Why Text-Based Programming Languages?
So is it possible for an eight year old to learn text-based programming languages, you may ask? Or is it even necessary? Can we not let them stick to visual programming languages until they are older? After all even major universities like Harvard and Berkeley teach coding in their Intro to Computer Science classes using visual programming languages like Scratch. The answer is that it is possible to teach kids as young as eight the syntax (the set of rules of how to combine instructions so the computer can understand them) of text-based programming languages, but instructors need to be patient and adaptable. Patient because kids do not have fully developed psychomotor skills and are unfamiliar with the keyboard, which means they type very s-l-o-w-l-y. Adaptable because some instructors do not like to leave code on the screen for kids to copy, but with text-based programming languages it is almost inevitable that snippets of code have to be written on a board or left on the projector screen for kids to copy. Otherwise they may never figure out the syntax of the programming language (a missing semi-colon can mean your script doesn’t run.)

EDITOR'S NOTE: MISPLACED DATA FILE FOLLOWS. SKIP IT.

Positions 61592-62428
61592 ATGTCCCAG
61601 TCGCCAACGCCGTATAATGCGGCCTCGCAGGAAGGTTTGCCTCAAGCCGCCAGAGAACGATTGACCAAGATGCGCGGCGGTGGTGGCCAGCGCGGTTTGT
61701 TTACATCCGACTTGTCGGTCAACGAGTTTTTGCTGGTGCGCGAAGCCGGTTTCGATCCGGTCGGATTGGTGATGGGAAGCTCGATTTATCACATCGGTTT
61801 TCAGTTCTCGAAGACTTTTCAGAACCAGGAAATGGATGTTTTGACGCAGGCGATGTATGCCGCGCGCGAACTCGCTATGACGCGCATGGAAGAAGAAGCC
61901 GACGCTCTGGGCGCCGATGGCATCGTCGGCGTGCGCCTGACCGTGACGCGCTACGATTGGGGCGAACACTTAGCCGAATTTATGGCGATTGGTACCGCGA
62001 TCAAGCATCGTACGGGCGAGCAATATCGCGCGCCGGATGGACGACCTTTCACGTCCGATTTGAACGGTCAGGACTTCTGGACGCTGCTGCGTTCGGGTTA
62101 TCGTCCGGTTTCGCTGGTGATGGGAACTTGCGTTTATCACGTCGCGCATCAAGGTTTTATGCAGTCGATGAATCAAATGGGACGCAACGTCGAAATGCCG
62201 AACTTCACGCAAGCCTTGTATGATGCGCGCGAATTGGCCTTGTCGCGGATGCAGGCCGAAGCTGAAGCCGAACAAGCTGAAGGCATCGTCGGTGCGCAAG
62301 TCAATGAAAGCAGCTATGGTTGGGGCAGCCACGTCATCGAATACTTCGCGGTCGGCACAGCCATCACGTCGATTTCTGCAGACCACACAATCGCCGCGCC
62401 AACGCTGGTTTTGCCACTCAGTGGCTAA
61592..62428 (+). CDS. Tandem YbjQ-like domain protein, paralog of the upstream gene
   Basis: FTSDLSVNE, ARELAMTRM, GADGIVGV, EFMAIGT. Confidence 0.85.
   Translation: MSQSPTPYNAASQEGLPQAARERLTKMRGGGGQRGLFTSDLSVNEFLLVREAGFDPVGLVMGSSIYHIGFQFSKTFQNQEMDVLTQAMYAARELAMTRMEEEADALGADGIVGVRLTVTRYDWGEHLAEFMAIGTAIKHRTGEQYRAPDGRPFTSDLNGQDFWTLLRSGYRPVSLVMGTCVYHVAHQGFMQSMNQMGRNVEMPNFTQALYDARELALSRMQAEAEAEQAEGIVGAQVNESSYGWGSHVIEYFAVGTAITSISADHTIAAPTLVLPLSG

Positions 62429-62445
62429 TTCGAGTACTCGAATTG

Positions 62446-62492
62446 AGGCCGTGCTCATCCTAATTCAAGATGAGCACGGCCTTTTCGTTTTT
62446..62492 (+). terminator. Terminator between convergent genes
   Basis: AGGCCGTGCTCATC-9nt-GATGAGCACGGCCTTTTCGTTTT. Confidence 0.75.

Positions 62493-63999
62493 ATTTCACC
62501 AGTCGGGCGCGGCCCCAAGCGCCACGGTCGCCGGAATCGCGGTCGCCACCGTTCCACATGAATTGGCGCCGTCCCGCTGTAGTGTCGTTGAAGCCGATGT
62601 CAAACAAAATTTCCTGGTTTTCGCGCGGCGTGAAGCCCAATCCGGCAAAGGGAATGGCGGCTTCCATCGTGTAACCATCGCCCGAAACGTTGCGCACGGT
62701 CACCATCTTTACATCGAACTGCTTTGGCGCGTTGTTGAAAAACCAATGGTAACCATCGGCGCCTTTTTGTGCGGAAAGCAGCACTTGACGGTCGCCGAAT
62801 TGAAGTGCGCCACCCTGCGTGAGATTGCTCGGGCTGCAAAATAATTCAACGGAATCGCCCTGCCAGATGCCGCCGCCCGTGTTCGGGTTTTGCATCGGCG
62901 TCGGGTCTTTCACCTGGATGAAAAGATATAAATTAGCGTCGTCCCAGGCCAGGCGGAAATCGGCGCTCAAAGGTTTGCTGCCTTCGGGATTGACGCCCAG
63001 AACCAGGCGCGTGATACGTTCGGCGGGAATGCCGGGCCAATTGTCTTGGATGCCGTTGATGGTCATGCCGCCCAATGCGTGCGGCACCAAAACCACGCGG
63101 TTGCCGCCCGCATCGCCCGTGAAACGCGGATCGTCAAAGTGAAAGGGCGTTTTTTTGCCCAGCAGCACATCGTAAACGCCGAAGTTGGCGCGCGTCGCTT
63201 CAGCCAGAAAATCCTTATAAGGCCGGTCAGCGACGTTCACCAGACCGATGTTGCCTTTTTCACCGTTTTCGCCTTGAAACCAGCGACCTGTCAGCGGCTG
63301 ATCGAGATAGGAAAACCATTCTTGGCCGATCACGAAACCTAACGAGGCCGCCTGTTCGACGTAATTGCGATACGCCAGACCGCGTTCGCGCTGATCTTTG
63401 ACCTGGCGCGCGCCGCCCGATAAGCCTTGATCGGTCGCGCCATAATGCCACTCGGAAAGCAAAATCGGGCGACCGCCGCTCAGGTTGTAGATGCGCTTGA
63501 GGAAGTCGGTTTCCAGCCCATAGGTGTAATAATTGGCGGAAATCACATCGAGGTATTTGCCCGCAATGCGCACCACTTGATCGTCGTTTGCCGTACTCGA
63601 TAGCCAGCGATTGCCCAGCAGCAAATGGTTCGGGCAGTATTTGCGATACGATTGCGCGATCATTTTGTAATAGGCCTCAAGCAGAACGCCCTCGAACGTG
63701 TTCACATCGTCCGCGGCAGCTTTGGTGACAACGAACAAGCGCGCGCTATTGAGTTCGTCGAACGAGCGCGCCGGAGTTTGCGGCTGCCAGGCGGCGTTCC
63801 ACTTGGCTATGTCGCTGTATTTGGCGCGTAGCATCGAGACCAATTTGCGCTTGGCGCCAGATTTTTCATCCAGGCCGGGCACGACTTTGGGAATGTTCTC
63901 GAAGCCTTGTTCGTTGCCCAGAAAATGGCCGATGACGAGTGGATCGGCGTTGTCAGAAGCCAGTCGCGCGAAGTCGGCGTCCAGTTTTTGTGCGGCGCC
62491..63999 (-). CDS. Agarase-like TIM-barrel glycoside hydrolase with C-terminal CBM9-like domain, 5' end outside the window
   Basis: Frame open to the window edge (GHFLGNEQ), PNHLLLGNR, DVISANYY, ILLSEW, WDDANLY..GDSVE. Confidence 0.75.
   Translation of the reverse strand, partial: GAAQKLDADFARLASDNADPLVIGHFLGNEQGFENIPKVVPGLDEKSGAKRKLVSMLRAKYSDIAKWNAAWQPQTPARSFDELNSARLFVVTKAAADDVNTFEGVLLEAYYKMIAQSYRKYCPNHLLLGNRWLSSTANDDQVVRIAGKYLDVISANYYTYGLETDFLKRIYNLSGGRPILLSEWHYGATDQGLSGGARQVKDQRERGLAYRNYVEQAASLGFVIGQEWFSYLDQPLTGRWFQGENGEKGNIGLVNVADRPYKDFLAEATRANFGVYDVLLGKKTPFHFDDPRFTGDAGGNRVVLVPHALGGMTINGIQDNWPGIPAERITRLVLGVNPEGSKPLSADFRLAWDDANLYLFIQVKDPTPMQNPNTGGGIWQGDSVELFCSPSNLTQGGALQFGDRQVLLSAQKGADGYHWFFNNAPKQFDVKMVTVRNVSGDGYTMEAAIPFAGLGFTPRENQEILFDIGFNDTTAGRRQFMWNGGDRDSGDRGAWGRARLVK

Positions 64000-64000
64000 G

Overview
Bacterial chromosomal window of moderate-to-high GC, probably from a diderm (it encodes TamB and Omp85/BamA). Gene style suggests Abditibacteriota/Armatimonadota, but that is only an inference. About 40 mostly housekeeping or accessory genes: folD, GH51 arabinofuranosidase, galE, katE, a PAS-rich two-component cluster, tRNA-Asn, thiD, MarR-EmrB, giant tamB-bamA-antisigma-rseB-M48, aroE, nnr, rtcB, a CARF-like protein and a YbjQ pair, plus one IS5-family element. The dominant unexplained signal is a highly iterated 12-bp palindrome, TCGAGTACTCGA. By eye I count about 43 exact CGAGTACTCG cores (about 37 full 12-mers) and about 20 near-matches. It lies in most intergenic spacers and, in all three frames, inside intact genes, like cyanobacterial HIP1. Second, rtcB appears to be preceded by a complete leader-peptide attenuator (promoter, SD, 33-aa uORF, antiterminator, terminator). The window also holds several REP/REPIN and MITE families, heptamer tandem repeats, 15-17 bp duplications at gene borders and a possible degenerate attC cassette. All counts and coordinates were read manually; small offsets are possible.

The benefit of exposing kids to text-based programming languages early is that the syntax of a programming language is like the grammar of a foreign language. The earlier kids are exposed to a language, the easier it is for them to pick up. Of course this holds true to a larger extent to spoken languages because kids learn to listen before they learn to read, but the point remains that kids can become fairly competent in text-based programming languages. Kids who are really passionate about programming will eventually want to move beyond making another game in Scratch and build websites and web apps people can use. At that point knowing how to command a machine using text-based programming languages is tremendously useful.